SBL 2005

Sessions and Papers related to Johannine Literature
presented at the
Annual Meeting of the Society of Biblical Literature
Philadelphia, PA - November 19-22, 2005

[For the latest updates, check the complete Online Program Book from the official SBL website.]

Sessions Sponsored by
the Johannine Literature Section:

S19-16: Saturday, Nov. 19, 2005, 9:00 - 11:30 AM (Room 109-B - Pennsylvania Convention Center)

Theme: John and Empire

Felix Just, SJ, University of San Francisco, Presiding

  • Warren Carter, Saint Paul School of Theology, John’s Gospel: Negotiating the Roman Imperial World (45 min)
    • Abstract: While much contemporary scholarship views John's gospel as the "spiritual" and "anti-synagogal" gospel, John has seldom been viewed as a gospel involved in negotiating the Roman imperial world. This paper explores three ways in which the gospel engages Rome's empire. It considers the gospel's plot (the clash over power between Jesus, God's agent, and the Jerusalem-centered, temple-based, Rome-allied elite that results in Jesus' crucifixion), its central revelation of eternal life (physical transformation and establishment of God's purposes in a world dominated by the urbs aeterna and imperium sine fine), and the creation of a community of friends of Jesus (in contrast to those who are friends of Caesar).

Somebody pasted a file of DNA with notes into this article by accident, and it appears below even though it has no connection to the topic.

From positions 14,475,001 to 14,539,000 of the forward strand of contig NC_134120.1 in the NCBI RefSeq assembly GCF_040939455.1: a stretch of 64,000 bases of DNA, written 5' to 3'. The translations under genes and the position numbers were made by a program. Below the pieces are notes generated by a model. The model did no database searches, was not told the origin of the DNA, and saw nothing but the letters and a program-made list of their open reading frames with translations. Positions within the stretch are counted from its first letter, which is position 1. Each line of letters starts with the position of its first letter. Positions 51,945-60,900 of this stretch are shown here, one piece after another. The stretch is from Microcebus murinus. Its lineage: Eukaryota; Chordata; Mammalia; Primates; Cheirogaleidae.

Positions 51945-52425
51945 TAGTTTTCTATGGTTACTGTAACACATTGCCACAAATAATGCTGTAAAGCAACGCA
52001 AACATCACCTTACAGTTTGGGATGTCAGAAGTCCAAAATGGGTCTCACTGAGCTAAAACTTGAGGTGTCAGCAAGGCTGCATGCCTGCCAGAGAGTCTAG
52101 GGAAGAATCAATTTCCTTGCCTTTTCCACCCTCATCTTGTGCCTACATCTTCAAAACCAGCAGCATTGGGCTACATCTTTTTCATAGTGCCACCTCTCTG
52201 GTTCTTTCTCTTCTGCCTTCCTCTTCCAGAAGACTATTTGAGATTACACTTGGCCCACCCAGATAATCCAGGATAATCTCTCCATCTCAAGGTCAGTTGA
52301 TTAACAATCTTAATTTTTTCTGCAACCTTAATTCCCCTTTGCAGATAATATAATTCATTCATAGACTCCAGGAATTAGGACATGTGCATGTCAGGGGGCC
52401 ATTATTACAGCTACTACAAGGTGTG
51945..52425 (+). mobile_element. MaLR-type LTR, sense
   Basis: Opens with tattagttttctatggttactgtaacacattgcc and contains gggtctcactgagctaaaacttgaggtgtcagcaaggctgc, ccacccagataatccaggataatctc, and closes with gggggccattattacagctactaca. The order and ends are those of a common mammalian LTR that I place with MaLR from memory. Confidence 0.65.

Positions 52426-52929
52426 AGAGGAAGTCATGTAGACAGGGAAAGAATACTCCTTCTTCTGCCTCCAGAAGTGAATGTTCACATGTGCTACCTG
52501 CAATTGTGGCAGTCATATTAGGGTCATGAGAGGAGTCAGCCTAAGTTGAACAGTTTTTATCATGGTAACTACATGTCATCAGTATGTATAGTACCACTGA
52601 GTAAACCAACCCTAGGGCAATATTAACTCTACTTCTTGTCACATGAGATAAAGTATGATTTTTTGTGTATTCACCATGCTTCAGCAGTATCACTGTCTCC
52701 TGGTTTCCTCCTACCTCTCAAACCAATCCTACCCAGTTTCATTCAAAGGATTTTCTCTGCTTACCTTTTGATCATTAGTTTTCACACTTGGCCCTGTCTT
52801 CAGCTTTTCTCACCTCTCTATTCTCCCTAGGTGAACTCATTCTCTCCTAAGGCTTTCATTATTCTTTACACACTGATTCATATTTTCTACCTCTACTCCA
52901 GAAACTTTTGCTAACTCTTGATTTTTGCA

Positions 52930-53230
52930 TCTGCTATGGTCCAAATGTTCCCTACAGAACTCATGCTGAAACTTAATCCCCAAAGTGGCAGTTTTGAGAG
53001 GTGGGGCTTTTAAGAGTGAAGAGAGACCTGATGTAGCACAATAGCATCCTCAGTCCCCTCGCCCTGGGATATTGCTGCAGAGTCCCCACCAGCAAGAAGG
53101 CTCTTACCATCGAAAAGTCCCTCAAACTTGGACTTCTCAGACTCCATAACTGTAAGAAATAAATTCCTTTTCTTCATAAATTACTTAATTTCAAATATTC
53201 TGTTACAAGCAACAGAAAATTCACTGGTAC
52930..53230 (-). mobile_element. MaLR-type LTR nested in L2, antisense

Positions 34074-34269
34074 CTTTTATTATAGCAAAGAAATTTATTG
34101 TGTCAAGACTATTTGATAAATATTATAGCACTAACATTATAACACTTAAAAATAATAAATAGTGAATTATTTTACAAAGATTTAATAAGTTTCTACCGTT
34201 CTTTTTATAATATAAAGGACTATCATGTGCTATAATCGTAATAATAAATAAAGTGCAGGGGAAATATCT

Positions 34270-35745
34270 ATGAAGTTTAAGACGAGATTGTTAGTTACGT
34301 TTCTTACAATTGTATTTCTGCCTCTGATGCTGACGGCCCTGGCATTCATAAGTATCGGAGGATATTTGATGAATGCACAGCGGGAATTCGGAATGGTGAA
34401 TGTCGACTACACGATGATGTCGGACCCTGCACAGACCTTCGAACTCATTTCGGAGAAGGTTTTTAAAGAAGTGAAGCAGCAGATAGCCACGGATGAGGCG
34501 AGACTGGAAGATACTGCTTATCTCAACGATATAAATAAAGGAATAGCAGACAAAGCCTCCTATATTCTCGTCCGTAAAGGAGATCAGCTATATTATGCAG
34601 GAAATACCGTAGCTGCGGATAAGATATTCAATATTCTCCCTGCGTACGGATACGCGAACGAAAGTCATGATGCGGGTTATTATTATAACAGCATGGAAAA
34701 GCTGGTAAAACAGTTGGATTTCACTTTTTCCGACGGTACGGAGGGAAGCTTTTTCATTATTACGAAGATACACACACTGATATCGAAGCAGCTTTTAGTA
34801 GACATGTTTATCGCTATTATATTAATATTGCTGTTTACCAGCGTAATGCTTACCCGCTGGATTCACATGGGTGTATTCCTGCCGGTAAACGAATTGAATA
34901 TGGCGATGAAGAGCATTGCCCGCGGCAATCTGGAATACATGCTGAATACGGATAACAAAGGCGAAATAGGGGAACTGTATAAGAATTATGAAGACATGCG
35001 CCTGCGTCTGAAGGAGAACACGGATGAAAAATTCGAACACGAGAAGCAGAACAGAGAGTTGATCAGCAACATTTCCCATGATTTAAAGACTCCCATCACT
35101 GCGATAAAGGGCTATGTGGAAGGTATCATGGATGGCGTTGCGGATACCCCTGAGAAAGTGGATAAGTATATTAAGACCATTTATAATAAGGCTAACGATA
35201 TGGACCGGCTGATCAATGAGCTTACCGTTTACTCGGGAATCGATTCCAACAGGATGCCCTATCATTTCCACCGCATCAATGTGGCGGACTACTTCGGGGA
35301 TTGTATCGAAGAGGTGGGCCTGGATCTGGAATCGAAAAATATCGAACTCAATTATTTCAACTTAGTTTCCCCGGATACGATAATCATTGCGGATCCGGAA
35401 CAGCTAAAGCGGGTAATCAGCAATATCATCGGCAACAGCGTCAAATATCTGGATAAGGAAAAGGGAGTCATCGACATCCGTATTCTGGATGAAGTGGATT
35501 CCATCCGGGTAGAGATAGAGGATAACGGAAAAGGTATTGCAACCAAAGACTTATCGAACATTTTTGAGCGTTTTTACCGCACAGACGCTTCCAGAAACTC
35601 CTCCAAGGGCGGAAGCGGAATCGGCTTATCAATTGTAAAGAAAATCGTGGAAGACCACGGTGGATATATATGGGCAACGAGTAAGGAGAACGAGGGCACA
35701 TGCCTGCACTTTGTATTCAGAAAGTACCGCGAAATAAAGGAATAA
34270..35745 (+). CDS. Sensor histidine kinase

• Luise Schottroff, University of Kassel, Respondent (15 min)
  • Discussion (15 min)
  • R.S. Sugirtharajah, University of Birmingham, Subjecting the Johannine Letters to Postcolonial Criticism (45 min)
    • Abstract: This study of the Johannine letters has three aims. One is to draw attention to colonial tendencies embedded in the text, which could well play into the hands of the present day empire-builders. Among the colonial characteristics of the text are: castigation of those who are not with us as the enemies of God, resentment of any diverse or plural thinking, and employment of the trope of the child as a way of control and domestication. The second is to unmask the hermeneutics of denial at work among some Western biblical interpreters who refuse to accept any influence outside the Hebraic and Hellenistic background, illuminating some of the ideas in the epistles for which there are no Jewish or Greek parallels. Re-invoking the now marginalized hypothesis that Buddhist ideas could have influenced early Christianity, the paper will demonstrate that some of the Johannine theological categories such as indwelling could have benefited from Eastern thinking . The third is to show how postcolonial criticism readily aligns itself with the insistence of the letters on seeking and finding truth, justice and love not in doctrinal or spiritual categories but in the tensions and conflicts of life. Here postcolonialism will concur with the writer of the epistles that ethical involvement, not theoretical or doctrinal fine-tuning, is paramount.